Godalming area birds

Godalming area birds

Tuesday, 25 April 2017

18th-25th April

Since Bank Holiday Monday, arguably the best spring day so far this year, things have been really slow on the patch. The continued north wind hasn't helped - today was particularly chilly, and there were next to no signs of migration. It's also been astonishingly dry, making it even harder for a fall of passerines or the lowering of migrating Waders, Terns etc to occur. Despite this, 70 species have been recorded in the last week, the most pleasing being the first Wheatear of the year that was briefly present on the Ridge yesterday. The bird, a male, flew from the north facing crop into a tree (watching it perched up there a rather odd sight) not long after dawn, before disappearing. Later in the day a singing Whitethroat, rather late this year, became the 100th Thorncombe Street bird of 2017, and my 99th.
The Wheatear yesterday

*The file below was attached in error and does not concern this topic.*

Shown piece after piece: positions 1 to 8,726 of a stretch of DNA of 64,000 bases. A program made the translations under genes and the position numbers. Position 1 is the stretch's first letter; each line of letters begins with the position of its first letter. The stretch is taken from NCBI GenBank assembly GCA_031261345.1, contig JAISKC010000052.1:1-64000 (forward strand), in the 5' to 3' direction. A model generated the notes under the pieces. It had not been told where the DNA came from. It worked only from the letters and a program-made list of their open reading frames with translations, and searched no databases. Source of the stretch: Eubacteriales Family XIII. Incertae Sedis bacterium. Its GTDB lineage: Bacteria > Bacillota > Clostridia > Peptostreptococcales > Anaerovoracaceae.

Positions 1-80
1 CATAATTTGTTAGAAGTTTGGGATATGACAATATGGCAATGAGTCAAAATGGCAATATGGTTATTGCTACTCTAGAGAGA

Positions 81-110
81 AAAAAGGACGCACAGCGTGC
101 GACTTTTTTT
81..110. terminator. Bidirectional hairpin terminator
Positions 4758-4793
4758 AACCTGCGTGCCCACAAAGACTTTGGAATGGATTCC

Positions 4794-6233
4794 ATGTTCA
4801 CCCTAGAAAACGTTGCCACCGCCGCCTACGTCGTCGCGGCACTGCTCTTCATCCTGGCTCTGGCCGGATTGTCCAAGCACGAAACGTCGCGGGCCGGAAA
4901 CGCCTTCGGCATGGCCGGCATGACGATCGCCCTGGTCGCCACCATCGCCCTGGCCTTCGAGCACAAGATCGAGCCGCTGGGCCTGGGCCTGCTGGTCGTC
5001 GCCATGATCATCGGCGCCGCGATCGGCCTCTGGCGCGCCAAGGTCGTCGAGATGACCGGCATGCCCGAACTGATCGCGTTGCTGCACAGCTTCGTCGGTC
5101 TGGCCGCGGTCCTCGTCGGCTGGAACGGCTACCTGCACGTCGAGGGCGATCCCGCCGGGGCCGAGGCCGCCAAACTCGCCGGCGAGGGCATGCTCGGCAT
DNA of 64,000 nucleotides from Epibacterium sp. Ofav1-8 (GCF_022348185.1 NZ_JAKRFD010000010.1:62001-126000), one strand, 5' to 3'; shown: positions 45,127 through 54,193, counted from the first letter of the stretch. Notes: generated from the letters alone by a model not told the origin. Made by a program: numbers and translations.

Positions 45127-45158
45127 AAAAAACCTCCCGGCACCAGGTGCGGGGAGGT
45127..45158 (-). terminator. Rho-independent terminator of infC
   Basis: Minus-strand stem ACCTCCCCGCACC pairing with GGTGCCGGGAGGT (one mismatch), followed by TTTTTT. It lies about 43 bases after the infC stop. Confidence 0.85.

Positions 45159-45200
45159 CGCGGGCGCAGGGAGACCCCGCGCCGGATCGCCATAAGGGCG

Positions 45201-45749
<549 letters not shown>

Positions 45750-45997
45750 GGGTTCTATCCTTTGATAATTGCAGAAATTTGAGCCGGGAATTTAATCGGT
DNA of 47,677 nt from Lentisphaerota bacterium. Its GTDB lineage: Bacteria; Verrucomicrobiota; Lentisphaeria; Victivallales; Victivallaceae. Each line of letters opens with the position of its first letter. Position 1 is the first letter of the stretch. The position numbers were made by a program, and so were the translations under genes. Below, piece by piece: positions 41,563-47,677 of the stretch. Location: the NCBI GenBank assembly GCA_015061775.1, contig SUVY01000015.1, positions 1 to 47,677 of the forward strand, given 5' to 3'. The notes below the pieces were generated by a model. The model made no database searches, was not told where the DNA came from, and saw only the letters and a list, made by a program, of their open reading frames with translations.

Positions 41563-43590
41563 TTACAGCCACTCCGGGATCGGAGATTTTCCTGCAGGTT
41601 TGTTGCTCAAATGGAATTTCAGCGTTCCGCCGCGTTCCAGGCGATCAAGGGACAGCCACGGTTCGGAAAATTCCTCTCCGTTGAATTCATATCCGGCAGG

Also notable yesterday was a small movement of Gulls, just ahead of some seriously dark cloud that looked certain to produce rain, but didn't. An adult Great Black-backed was the 4th of the year, and 5 Herrings and a single Lesser Black-backed also moved through. 3 of the latter drifted over the Tilsey Farm area on the 19th, and a couple of Yellowhammers were heard, pleasing given the time of year. It seems this species if breeding just beyond the southern boundary of the recording area. A farm worker also told me of a couple of Barn Owl records from January, likely one of the Smithbrook/Whipley birds. The area looks good for Barn Owls, and I had a couple of failed attempts at seeing them here in the winter. The valley Cuckoo is now singing daily, from various locations, and the local Swallows and Willow Warblers are back on territory.

Away from the patch, I managed a morning catch up with David Campbell at Canons Farm on Wednesday, and on the 23rd enjoyed Tree Pipits, Reed Warblers, Woodlarks and Common Terns at Frensham. Hopefully, the weather will change, though the short-term forecast isn't fantastic, potentially delaying the arrival of the later migrants (Hobby, Spotted Flycatcher etc). I will be spending the next few days in north-east Poland, and hope to return to warm southerlies and Mediterranean overshoots!